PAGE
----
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PETERS v. ZHANG (2020)

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United States Court of Appeals, Seventh Circuit.

Elizabeth PETERS, Plaintiff-Appellant, v. Zhihong ZHANG and Kathleen Treanor, Defendants-Appellees.

No. 19-2434

Decided: May 04, 2020

Before FRANK H. EASTERBROOK, Circuit Judge, DIANE S. SYKES, Circuit Judge, AMY J. ST. EVE, Circuit Judge Elizabeth Peters, Pro Se Christina T. Hansen, Attorney, Office of the Attorney General, Civil Appeals Division, Chicago, IL, for Defendants-Appellees


Elizabeth Peters, proceeding pro se, sued two employees of a state mental health institution under 42 U.S.C. § 1983, alleging that they deprived her of social security benefits and personal property without due process. The district court dismissed her suit, concluding that she was statutorily ineligible for the benefits and that it lacked jurisdiction over the remaining claims. We affirm the judgment, though we modify it to clarify that the dismissal is not jurisdictional.

This case arises from Peters's court-ordered treatment at McFarland Mental Health Center after she was found unfit to stand trial in a criminal matter. Peters did not receive her Bible and cancer medications when she was discharged. She also learned that did not receive her social security benefits for three months of her hospitalization. In her amended complaint, Peters alleged that administrator Zhihong Zhang placed an incorrect date into a federal database, causing the Social Security Administration to withhold her benefits. She also alleged that Kathleen Treanor had represented that Peters would receive her property back when she was discharged, but Treanor “withheld” it instead. Peters sought the social security benefits, which totaled $5,817, and the return of her Bible and medications.

The defendants moved to dismiss. Citing 42 U.S.C. § 402(x)(1)(A), they argued that Peters was not entitled to social security benefits while she was being treated at a state mental health facility. Further, they argued that sovereign immunity barred her claims concerning her personal property because Peters had sued the defendants for acts taken only in their capacities as state employees and sought relief that would subject the state of Illinois to liability. In response, Peters argued that the defendants were personally responsible for the acts she complained of, and further, that they acted as private citizens, not as employees of the state. Placing the wrong date in the database and withholding her property were not within their job responsibilities, she asserted, so sovereign immunity did not apply. The district court granted the defendants’ motion, largely adopting their reasoning.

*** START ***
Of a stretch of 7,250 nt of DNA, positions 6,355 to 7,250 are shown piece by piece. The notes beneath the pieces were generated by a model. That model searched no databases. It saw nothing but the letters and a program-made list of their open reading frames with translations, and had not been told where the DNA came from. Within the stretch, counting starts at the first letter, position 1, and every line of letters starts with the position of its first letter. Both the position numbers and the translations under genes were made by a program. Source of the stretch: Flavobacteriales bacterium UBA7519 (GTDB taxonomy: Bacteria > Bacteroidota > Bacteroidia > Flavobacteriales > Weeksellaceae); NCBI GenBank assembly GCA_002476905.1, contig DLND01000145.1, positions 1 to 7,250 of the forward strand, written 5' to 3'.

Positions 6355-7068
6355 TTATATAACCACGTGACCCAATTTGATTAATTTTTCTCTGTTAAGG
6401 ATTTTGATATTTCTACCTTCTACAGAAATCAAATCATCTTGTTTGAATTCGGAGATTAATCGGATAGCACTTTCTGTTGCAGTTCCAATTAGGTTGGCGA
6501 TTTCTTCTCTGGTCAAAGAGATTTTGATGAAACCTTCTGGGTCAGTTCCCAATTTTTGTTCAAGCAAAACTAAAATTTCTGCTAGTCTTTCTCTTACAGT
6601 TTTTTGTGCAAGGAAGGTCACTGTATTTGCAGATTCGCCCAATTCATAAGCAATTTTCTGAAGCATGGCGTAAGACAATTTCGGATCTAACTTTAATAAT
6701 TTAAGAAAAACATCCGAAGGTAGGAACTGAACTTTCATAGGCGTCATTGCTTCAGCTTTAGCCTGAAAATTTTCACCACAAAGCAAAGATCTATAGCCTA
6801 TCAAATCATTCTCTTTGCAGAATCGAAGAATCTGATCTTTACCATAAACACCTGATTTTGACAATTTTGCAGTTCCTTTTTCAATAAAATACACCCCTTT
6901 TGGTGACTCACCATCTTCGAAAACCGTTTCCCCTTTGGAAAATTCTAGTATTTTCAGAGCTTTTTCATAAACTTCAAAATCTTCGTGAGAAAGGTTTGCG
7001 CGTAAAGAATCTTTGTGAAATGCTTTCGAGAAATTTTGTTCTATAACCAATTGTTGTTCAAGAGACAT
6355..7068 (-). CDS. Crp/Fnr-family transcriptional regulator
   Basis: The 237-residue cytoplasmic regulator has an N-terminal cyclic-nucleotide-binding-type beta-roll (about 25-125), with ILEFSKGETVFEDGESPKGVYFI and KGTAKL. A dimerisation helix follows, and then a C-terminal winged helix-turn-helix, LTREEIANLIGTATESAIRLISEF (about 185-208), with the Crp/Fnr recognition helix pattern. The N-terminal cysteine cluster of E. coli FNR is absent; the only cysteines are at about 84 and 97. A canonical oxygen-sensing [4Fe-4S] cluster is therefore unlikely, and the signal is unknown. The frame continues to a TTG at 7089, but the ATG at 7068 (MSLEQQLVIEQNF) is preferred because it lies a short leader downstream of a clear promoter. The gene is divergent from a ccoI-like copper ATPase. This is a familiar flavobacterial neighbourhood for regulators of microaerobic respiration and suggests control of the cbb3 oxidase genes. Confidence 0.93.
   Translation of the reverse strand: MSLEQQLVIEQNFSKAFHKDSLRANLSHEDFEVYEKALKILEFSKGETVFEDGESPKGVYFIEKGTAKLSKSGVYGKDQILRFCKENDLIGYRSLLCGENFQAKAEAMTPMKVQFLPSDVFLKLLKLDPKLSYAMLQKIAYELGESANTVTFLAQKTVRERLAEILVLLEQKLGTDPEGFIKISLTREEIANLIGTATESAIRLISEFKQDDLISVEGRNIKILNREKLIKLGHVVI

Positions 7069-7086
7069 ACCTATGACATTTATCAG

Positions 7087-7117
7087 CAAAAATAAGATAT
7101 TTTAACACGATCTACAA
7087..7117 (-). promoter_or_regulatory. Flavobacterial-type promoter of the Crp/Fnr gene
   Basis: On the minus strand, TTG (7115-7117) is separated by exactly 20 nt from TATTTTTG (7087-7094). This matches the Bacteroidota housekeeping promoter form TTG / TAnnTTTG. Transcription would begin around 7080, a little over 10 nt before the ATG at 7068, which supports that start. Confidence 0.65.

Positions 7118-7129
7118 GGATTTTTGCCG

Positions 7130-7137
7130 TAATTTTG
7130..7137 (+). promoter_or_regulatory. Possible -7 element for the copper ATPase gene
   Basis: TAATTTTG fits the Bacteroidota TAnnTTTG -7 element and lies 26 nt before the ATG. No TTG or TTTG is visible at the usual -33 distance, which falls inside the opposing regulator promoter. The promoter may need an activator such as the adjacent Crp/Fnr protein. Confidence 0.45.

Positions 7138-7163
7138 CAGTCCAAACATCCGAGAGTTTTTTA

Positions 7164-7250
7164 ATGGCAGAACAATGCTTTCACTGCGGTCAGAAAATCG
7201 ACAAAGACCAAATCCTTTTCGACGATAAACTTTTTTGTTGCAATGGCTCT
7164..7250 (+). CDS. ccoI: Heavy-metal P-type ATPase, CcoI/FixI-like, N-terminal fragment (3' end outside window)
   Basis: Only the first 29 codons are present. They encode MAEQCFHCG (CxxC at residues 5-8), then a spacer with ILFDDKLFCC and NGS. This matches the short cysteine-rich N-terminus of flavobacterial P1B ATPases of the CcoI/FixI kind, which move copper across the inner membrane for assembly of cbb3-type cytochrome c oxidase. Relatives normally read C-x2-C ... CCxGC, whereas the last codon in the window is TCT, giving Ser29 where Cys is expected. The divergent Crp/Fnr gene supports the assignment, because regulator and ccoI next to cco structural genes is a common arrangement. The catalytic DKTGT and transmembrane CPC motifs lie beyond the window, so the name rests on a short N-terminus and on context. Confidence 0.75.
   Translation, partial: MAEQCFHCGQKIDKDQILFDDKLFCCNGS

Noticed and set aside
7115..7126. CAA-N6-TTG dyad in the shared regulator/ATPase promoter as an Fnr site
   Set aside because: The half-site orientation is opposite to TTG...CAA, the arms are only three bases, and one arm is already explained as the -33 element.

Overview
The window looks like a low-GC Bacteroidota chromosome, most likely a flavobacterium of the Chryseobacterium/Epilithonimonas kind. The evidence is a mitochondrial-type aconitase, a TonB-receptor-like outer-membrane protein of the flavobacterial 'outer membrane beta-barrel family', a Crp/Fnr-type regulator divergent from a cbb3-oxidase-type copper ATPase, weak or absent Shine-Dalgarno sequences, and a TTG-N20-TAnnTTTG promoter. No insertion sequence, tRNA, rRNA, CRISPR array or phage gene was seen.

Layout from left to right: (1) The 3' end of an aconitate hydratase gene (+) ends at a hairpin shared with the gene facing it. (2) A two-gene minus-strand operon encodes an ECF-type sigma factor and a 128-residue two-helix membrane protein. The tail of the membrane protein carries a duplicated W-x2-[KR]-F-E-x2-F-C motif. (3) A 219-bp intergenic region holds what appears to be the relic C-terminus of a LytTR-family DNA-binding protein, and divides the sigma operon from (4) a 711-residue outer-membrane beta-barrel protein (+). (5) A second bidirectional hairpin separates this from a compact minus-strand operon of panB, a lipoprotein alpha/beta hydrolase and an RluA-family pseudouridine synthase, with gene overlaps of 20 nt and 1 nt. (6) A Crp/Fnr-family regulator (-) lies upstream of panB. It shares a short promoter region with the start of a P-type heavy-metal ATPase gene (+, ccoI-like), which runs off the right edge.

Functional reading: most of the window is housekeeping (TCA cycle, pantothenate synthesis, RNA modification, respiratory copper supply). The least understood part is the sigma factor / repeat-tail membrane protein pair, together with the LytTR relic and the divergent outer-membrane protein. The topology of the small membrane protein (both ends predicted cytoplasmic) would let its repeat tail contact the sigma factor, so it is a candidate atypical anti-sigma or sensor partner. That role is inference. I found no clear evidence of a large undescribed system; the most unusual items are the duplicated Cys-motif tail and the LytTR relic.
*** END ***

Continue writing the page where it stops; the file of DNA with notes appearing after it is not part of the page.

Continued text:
On appeal, Peters first argues that Zhang deprived her of due process because she wrongfully entered a “felony or admissions” date on her paperwork, causing the withholding of Peters's social security benefits. But the record forecloses this claim. In support of their motion to dismiss, the defendants submitted records from Peters's criminal prosecution. These public documents are an appropriate subject of judicial notice, see Daniel v. Cook Cty., 833 F.3d 728, 742 (7th Cir. 2016), and therefore the district court could consider them without converting the Rule 12 motion into a motion for summary judgment, see Olson v. Champaign Cty., Ill., 784 F.3d 1093, 1097 n.1 (7th Cir. 2015). These show that a state court found Peters unfit to stand trial for a criminal offense and ordered her to receive mental health treatment. Peters was then admitted to McFarland Mental Health Center and released almost four months later. As the defendants argue, she was therefore ineligible for social security benefits during her confinement at public expense. See 42 U.S.C. § 402(x)(1)(A)(ii)(III) (benefits not payable to person “confined by court order in an institution at public expense in connection with ․ a finding that such individual is incompetent to stand trial”). Indeed, in trying to quantify the amount of her missed benefits, Peters herself filed a letter from the Social Security Administration stating that she did not receive checks for May 2017 through July 2017 “because you were admitted to a mental institution.” The Due Process Clause entitles people to hearings to resolve disputed issues of material fact that affect entitlement to public benefits or the exercise of discretion about them. But no such disputes have been identified, and there was no discretion to exercise: Peters was ineligible for benefits during the months in question, and no one is entitled to a hearing for the purpose of protesting the statutory criteria. See Atkins v. Parker, 472 U.S. 115, 105 S.Ct. 2520, 86 L.Ed.2d 81 (1985).